4. Discuss the exit before you enter. Before you accept a VC’s money, make sure you are on the same page about your financial objectives and what defines success in terms of ultimate outcomes. If you don’t see eye to eye on the exit criteria and framework in advance, don’t bother entering into business together. Some VCs, particularly those with smaller funds, like you to raise less money and operate in a more capital-efficient fashion. Others, particularly those with larger funds, will push you to go for the bigger outcome. The nightmare scenario arises when an entrepreneur may be thrilled with a $100 million exit, but the VC doesn’t feel it’s “good enough” and blocks the transaction to play for a bigger win. The VC is swinging for the fences and has many chances in their portfolio to generate enough returns to ensure success for their fund, while the entrepreneur may feel this is their one shot and being a multimillionaire is good enough. Fred Wilson tells a great story I include in the book about a team of entrepreneurs getting pressure from their spouses to take the $100 million offer and cash out. Hard to argue with your spouse that it’s worth doubling down on your start-up when paying down the mortgage and putting enough money to pay for college is priority #1!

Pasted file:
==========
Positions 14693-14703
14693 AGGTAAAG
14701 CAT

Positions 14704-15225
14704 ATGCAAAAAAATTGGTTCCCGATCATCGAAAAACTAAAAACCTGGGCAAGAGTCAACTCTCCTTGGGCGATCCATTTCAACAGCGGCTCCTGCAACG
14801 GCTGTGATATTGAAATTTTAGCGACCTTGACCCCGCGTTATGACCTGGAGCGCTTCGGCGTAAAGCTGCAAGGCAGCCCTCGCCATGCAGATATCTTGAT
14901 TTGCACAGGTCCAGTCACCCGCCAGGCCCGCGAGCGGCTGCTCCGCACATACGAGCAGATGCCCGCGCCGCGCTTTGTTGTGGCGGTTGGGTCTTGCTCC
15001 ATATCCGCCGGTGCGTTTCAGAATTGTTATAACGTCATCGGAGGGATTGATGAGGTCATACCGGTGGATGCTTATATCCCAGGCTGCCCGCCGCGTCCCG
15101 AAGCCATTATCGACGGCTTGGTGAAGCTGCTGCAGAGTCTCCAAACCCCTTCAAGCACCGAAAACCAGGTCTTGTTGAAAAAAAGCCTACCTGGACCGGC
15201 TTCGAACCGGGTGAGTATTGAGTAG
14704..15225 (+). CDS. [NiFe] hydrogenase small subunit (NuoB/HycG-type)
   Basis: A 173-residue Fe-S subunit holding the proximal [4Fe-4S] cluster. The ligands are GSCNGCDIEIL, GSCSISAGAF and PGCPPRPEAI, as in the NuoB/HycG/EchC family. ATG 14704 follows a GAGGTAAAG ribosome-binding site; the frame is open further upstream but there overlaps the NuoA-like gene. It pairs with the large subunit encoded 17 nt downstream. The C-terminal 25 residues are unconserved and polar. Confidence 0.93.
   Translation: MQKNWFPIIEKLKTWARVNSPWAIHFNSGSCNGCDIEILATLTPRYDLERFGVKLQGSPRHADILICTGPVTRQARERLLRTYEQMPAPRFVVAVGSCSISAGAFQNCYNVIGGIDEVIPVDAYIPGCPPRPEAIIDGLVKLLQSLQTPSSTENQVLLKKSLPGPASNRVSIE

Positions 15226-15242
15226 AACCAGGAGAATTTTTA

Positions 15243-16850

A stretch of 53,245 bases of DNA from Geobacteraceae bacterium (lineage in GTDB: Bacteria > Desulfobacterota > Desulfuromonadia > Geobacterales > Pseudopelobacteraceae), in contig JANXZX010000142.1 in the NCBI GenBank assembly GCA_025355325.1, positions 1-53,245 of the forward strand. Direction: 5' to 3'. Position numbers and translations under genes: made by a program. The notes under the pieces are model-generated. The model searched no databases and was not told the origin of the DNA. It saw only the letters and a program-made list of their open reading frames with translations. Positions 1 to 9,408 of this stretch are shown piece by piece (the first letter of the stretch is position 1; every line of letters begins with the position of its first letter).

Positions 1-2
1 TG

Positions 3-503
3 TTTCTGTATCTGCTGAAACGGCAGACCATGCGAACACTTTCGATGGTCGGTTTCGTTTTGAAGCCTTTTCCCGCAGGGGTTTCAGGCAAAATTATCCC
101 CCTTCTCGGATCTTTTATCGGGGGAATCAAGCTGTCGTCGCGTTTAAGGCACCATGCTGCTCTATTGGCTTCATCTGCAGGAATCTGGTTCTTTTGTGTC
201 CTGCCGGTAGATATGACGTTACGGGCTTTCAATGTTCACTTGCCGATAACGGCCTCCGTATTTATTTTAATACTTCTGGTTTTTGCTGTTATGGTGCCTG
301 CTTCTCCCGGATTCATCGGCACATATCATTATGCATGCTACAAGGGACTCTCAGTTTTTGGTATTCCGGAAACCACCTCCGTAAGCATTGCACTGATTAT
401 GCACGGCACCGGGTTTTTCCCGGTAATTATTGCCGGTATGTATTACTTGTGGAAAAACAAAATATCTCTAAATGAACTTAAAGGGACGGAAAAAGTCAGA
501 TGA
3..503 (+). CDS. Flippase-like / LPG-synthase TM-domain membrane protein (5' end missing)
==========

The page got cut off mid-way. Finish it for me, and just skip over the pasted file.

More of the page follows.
5. Communicate, communicate, communicate – no surprises. In trying to ensure VC-entrepreneur alignment, nothing helps like clear, transparent, high frequency communication. And nothing hurts like a lack of transparency. “No secrets. No surprises,” Dave Balter CEO/founder of BzzAgent explained. “I heard that early as a CEO. If something new is going to come up in a board meeting that’s not good, put the calls out early to the directors. ‘Here’s what’s going on, here’s why. I want you to think about it. Help me.’ So when we get in the board meeting, they don’t say, ‘What are you talking about?’” I had one situation where a CEO revealed to me that his technical co-founder was moving to Spain for personal reasons right in the final stages of a new funding process. He was nervous about telling me, but did it in an honest and open way as soon as he found out. His candor was compelling to me, and his plan for recovery was pragmatic and thoughtful, so we still funded the company.